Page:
The air was charged with tension. Men in suits charged down the long hallways at Cobo Center, while their female colleagues struggled to match strides in 2-inch pumps and skirts.
"I would vote for my Chihuahua before I'd vote for Dave Bing," the bartender declared at the Cobo Center cafe, while pointing out that her dog was in fact a Chihuahua-Yorkie whose wild barking drives her family crazy.
It was Mayoral Debate Day at the Detroit Economic Club, when the candidates would square off before an audience of mostly corporate managers and executives.
You could not expect cheers or boos or the kind of uninhibited fan behavior that gave Bing an edge in the last televised debate. But a laugh? Even one would have been nice.
The Detroit Economic Club diners chewed diligently through salad and chicken and cheesecake as the excitement level rose. It got all the way to tepid.
'A financial crisis'
"I do believe we have a financial crisis in the city," said Bing, challenging Mayor Kenneth Cockrel Jr.'s assertion that he had, as mayor, "saved the city from bankruptcy." Bing suggested that a May crisis was brewing, in the manner of someone who knows a secret but doesn't want to share it fully.
For an hour, they gamely and earnestly uttered the expected: Neither will walk away from a new Cobo Center because, as Cockrel put it, "failure is not an option." Both would like to make Detroit a safer place with better schools and more jobs.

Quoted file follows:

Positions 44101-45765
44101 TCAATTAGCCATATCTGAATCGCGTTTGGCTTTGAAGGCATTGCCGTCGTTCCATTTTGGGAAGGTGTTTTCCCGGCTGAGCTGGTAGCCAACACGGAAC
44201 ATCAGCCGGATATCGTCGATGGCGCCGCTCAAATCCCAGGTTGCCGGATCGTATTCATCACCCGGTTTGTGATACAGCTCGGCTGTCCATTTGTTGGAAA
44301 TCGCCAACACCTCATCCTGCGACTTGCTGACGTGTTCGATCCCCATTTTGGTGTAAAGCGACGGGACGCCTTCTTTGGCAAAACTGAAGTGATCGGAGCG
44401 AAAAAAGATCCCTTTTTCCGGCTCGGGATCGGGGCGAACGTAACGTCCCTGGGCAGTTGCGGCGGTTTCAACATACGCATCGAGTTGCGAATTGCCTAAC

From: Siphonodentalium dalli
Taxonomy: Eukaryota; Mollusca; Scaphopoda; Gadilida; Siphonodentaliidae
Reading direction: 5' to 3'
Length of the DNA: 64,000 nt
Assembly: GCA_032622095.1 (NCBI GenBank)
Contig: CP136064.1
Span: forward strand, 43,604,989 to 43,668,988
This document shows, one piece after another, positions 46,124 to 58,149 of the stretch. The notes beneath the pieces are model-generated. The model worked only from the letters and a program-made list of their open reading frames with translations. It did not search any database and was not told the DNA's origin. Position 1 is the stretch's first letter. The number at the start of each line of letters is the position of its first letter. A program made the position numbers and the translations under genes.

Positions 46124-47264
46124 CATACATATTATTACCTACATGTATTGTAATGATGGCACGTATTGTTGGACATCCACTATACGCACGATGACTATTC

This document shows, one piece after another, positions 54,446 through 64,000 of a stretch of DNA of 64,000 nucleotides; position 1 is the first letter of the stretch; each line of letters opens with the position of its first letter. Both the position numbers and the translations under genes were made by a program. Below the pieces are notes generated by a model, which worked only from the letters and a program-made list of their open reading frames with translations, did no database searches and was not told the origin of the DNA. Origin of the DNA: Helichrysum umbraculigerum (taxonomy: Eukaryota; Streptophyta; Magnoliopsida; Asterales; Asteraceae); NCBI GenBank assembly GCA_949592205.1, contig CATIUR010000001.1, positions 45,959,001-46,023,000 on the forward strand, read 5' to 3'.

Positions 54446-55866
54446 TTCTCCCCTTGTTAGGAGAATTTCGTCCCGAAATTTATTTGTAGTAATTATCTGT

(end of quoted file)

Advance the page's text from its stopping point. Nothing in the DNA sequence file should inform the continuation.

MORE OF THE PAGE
How? Cockrel described the city training an army of would-be workers to quickly earn $30 million in federal money for weatherizing Detroit housing -- a potentially uplifting prospect, if anyone can truly believe that quality workmanship and spiffed-up, weather-tight housing would be the end result.
Bing's idea of providing incentives for businesses to stay in the city, before enticing new business to move here, lacked even a hint of the specific: Tax credit? New toaster?
A highlight of needed inspiration was the ministerial benediction asking God for a spirit of unity and prosperity. Hope didn't make it onto the podium this time.
Does earnestness count?
Maybe earnest efforts to steer a creaky ship are the best Detroit can do right now. Even the candidates recognize that Detroit's era of greatness is, maybe forever, gone the way of the auto industry and Kwame Kilpatrick.
In retrospect, 30 seconds with Bo Obama, the new first dog, would have revived the crowd.
Absent the dog, Fred Graham, a stagehand working on the SAE convention outside the ballroom, described his frustration. He plans to vote for the same candidate he has voted for in the last two elections: himself.
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